The Commissioner argues that the failure to include fibromyalgia as a severe impairment is harmless error. According to the Commissioner, the ALJ considered both severe and nonsevere impairments at step two and then went on to assess an extremely restrictive RFC. The Commissioner's argument, however, is flawed. The issue is not whether the ALJ classified fibromyalgia as a severe impairment but whether the ALJ even considered fibromyalgia as a medically determinable impairment in the first place. Here, there is no evidence that Plaintiff's fibromyalgia was considered in the evaluation of Plaintiff's claim at any step in the process. This is not harmless error.21 The Court therefore remands this case so that the Commissioner may consider all of Plaintiff's medically determinable impairments, Plaintiff's severe impairments or combination of severe impairments, and the limitations that result from these impairments.

B. The ALJ's RFC Assessment

Plaintiff's next assignments of error concern the ALJ's RFC assessment. Plaintiff alleges that the ALJ erred in discounting the opinion of her treating physician, Dr. Blackman; in assessing her credibility; and in considering her obesity. The Court declines to address the ALJ's treatment of Dr. Blackman's opinion or Plaintiff's credibility at this time because they are both affected by the Court's finding that Plaintiff suffers from the medically determinable impairment of fibromyalgia. With regard to Plaintiff's obesity, the Court finds that the ALJ did not err in her analysis.

The ALJ considered Plaintiff's obesity to be a severe impairment at step two. At step four, the ALJ considered the effects of Plaintiff's obesity in formulating her RFC. The ALJ noted that Plaintiff had a body mass index of about fifty, which fluctuated with Plaintiff's weight. The ALJ further noted that the record did not indicate limitations directly stemming from her obesity but that Plaintiff's excessive weight may be related to her complaints of pain and limited range of motion. Accordingly, the ALJ limited Plaintiff's RFC to sedentary work with only occasionally climbing ramps and stairs and never climbing ladders, ropes, or scaffolds, or reaching overhead.

The Court finds the ALJ's analysis of Plaintiff's obesity sufficient. According to SSR 02-1P, which sets forth the guidelines for evaluating obesity, "[a]n assessment should ... be made of the effect obesity has upon the individual's ability to perform routine movement and necessary physical activity within the work environment."22 The ALJ has made this assessment, finding that Plaintiff's obesity resulted in her limited range of motion and pain. The ALJ's RFC assessment takes these limitations into account by limiting Plaintiff to sedentary work to only occasional movement. Therefore, the Court finds that the ALJ did not err in evaluating Plaintiff's obesity.23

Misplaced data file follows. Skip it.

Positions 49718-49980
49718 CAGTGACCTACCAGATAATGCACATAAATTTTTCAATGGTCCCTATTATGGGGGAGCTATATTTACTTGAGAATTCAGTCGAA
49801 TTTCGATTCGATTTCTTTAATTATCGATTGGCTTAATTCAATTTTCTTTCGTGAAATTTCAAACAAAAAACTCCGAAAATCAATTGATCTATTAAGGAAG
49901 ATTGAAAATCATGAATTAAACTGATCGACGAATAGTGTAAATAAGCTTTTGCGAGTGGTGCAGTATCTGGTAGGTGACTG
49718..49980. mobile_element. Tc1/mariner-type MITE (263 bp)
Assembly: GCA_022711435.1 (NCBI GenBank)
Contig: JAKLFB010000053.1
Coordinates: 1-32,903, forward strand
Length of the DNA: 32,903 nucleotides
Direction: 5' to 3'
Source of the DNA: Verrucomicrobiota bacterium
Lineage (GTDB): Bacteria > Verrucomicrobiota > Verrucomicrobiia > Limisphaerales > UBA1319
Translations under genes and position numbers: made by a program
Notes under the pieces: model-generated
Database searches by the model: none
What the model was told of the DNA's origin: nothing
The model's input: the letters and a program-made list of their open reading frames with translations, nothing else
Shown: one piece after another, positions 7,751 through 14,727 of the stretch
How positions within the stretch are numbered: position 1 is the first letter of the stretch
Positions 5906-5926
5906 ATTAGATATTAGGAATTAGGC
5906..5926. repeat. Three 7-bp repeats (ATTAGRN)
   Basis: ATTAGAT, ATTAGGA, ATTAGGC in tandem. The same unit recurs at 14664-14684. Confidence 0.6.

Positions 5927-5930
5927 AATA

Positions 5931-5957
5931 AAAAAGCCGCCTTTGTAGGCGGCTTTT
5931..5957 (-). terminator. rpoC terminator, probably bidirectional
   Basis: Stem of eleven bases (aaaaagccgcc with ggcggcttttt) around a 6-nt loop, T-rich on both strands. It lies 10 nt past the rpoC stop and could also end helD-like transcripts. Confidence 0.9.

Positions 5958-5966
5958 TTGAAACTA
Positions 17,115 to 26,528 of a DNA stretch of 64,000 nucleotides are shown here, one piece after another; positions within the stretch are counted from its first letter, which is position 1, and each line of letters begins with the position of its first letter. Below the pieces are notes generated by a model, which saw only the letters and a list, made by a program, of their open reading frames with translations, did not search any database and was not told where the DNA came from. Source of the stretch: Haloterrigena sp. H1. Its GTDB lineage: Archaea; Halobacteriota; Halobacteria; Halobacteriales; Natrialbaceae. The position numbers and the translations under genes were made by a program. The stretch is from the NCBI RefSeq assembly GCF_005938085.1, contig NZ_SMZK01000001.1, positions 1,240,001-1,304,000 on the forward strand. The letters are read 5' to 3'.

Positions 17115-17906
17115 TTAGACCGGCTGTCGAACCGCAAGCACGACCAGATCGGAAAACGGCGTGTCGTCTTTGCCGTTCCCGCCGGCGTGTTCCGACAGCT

IT IS THEREFORE ORDERED that the decision of the Commissioner is REVERSED, and that judgment be entered in accordance with the fourth sentence of 42 U.S.C. § 405(g) REMANDING the case for further proceedings consistent with this memorandum and order.

IT IS SO ORDERED.

FootNotes


1. 42 U.S.C. § 405(g).
2. Lax v. Astrue, 489 F.3d 1080, 1084 (10th Cir.2007).
3. Barkley v. Astrue, 2010 WL 3001753, at *1 (D.Kan. Jul. 28, 2010) (citing Castellano v. Sec'y of Health & Human Servs., 26 F.3d 1027, 1028 (10th Cir.1994)).
4. Bowman v. Astrue, 511 F.3d 1270, 1272 (10th Cir.2008) (quoting Casias v. Sec'y of Health & Human Servs., 933 F.2d 799, 800 (10th Cir.1991)).
5. Brennan v. Astrue, 501 F.Supp.2d 1303, 1306-07 (D.Kan.2007) (citing 42 U.S.C. § 423(d)).
6. Barkley, 2010 WL 3001753, at *2 (citing Barnhart v. Walton, 535 U.S. 212, 217-22, 122 S.Ct. 1265, 152 L.Ed.2d 330 (2002); 20 C.F.R. § 416.920 (2005)).
7. Wilson v. Astrue, 602 F.3d 1136, 1139 (10th Cir.2010); see also 20 C.F.R. §§ 404.1520(a), 416.920(a).
8. Barkley, 2010 WL 3001753, at *2.
9. Lax, 489 F.3d at 1084; see also Barkley, 2010 WL 3001753, at *2 (citing Williams v. Bowen, 844 F.2d 748, 751 (10th Cir.1988)).
10. Barkley, 2010 WL 3001753, at *2 (citing 20 C.F.R. § 416.920(e)); see also 20 C.F.R. §§ 404.1520(e), 404.1545.
11. Barkley, 2010 WL 3001753, at *2 (citing Williams, 844 F.2d at 751).
12. Lax, 489 F.3d at 1084.
13. Id.
14. 20 C.F.R. §§ 404.1523, 404.1545(a)(2).
15. 20 C.F.R. § 404.1508; see also 20 C.F.R. § 416.908.
16. Id.
17. SSR 12-2p, 2012 WL 3104869 (2012).
18. Id. at *2.
19. Id.
20. Id. at **2-3.
21. See Ireland v. Colvin, 2014 WL 7185008, at *6 (D.Kan. Dec. 16, 2014) (finding that it was not harmless error when and ALJ did not include a medically determinable impairment in the RFC analysis).
22. SSR 02-1P, 2002 WL 34686281, at *6 (2002).
23. See Smith v. Colvin, 625 Fed.Appx. 896, 900 (10th Cir.2015) (rejecting the claimant's argument that the ALJ did not adequately consider the effects of her obesity when the ALJ found obesity to be a severe impairment).